Luhmann‘s Zettelkasten online in clickable form

In the beginning of 2020 I decided to visit our University here in Bielefeld to see the original Zettelkasten in the flesh - errm paper. Then we all know what happened.

But:

Did you know that the University is digitizing the Zettelkasten step by step?

6000 Zettel are already scanned. Lots of them transcribed, the Meta Data extracted and you can click through whole Zettel-Strecken.

It.

Is.

Amazing!

Here is the the Link to Zettel 1

https://niklas-luhmann-archiv.de/bestand/zettelkasten/zettel/ZK_1_NB_1_1_V

The TOC

https://niklas-luhmann-archiv.de/bestand/zettelkasten/inhaltsuebersicht

The Tutorial

https://niklas-luhmann-archiv.de/bestand/zettelkasten/tutorial

Until now it is all in German

But I think it is still very usable with a translation service.

And even without it translation it is just a lot of fun to click through Luhmans work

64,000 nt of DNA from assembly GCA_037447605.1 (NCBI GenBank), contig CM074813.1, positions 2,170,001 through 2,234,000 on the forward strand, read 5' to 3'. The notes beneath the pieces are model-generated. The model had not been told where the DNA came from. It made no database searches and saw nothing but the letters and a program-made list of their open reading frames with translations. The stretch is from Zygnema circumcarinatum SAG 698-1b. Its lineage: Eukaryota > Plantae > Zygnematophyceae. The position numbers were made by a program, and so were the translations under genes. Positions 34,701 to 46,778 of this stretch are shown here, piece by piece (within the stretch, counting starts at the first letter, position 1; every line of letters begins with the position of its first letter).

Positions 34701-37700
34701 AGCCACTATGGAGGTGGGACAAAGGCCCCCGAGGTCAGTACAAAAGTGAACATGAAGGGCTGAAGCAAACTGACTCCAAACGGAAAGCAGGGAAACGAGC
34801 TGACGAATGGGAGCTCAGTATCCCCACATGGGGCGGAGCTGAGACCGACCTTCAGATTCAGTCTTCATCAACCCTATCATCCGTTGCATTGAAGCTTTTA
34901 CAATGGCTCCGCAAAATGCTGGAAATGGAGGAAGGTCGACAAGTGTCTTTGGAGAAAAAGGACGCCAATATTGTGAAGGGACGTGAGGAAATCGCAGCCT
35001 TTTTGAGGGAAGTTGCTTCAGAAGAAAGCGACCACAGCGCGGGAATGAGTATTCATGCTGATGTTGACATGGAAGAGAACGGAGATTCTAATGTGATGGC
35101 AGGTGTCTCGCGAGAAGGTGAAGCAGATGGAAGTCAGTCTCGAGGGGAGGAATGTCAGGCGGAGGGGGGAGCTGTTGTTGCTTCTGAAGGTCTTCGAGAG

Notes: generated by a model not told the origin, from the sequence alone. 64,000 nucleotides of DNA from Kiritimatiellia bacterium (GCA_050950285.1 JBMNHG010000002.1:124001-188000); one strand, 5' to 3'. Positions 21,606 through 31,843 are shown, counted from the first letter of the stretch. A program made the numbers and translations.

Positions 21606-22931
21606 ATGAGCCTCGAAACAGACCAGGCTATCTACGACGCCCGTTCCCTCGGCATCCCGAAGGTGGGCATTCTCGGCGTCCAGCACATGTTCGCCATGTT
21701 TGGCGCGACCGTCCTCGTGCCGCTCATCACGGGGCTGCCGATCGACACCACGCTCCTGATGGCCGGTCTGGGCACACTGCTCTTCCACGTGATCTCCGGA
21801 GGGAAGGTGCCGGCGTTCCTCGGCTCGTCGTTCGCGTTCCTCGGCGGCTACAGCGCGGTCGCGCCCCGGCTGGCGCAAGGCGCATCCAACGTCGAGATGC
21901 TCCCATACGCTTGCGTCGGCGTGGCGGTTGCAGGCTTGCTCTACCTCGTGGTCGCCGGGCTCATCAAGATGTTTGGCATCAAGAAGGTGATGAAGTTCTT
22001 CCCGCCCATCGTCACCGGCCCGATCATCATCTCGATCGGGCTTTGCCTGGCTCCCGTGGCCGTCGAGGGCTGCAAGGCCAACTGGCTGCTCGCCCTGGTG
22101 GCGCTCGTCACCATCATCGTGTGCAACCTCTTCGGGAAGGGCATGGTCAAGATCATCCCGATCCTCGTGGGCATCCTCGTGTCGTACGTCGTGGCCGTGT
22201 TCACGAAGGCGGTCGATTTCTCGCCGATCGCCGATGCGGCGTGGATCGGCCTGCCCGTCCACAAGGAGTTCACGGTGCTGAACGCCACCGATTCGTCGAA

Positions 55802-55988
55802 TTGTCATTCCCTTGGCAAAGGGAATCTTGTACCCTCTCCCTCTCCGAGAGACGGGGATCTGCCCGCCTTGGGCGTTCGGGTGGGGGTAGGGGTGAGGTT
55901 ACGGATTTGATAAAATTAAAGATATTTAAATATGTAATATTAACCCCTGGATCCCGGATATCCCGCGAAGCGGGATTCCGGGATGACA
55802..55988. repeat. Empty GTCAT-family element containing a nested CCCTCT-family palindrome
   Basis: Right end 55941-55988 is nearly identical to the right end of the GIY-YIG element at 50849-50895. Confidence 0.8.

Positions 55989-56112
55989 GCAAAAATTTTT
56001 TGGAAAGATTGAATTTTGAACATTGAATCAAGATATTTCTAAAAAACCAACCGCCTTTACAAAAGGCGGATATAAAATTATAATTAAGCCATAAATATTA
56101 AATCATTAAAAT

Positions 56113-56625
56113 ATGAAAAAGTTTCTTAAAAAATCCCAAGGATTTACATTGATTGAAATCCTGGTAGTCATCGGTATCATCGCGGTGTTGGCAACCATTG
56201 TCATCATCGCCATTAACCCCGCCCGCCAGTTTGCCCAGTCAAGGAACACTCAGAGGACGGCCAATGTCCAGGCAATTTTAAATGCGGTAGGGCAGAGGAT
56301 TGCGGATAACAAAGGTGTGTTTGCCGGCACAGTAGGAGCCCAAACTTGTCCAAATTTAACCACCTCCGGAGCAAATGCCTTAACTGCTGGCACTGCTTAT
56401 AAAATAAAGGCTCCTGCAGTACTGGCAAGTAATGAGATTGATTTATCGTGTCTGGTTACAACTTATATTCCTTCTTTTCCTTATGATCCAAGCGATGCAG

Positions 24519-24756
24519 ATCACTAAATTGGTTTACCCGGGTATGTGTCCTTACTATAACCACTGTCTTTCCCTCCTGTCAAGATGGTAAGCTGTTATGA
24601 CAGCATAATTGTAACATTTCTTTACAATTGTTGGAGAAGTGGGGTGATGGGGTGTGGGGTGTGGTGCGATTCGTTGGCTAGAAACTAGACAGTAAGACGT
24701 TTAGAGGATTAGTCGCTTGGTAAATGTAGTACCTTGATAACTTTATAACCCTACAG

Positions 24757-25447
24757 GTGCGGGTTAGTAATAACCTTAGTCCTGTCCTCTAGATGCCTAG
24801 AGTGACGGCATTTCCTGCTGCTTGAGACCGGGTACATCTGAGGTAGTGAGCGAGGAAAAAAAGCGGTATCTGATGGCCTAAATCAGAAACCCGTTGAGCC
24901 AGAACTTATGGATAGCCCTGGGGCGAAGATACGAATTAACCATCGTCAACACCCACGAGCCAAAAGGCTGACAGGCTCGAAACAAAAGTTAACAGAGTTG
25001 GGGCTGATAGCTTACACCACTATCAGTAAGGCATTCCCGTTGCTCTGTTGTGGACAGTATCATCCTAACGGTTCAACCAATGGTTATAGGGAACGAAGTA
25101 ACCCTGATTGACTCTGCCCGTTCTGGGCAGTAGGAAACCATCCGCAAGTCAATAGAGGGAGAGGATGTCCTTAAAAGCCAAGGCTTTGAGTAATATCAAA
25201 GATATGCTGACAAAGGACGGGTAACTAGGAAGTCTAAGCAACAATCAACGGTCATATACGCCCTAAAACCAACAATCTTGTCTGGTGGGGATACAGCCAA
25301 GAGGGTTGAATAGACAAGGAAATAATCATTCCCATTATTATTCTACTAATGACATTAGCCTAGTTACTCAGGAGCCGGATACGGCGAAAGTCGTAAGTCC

I did not find anything about the project about the beginning digitization of Luhmanns Work, so I hope that it is helpful for some here.

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Using Chrome you can select to always auto-translate German to English and it will do so every time you click a link in the page.

Note this is Luhmann’s FIRST slip box, aka “Slip Box I”. He had two. The first was built IIRC over his first ten years and contained 108 top-level categories. (the entry point notes)

His second was constructed after that first decade or so and contained only about 11 top-level categories. Reportedly there was very little linking between the two boxes.

What I gather from this is that his second slip box represents a refinement of his thinking into the nature of sociological systems as well as a refinement of his process in general. So I’d love to see the similarities and differences when they apply this process to his second slip box as well.

EDIT: Oh cool! I had a suspicion but wasn’t sure until now. It turns out Luhmann’s prior education in the law led to him using standard legal introductory signals e.g. see, see also, but see, etc. These provide a disciplined way of contextualizing inter-note links. Glad to see this since I had previously adopted this method as well.

Cross-posting since it is relevant: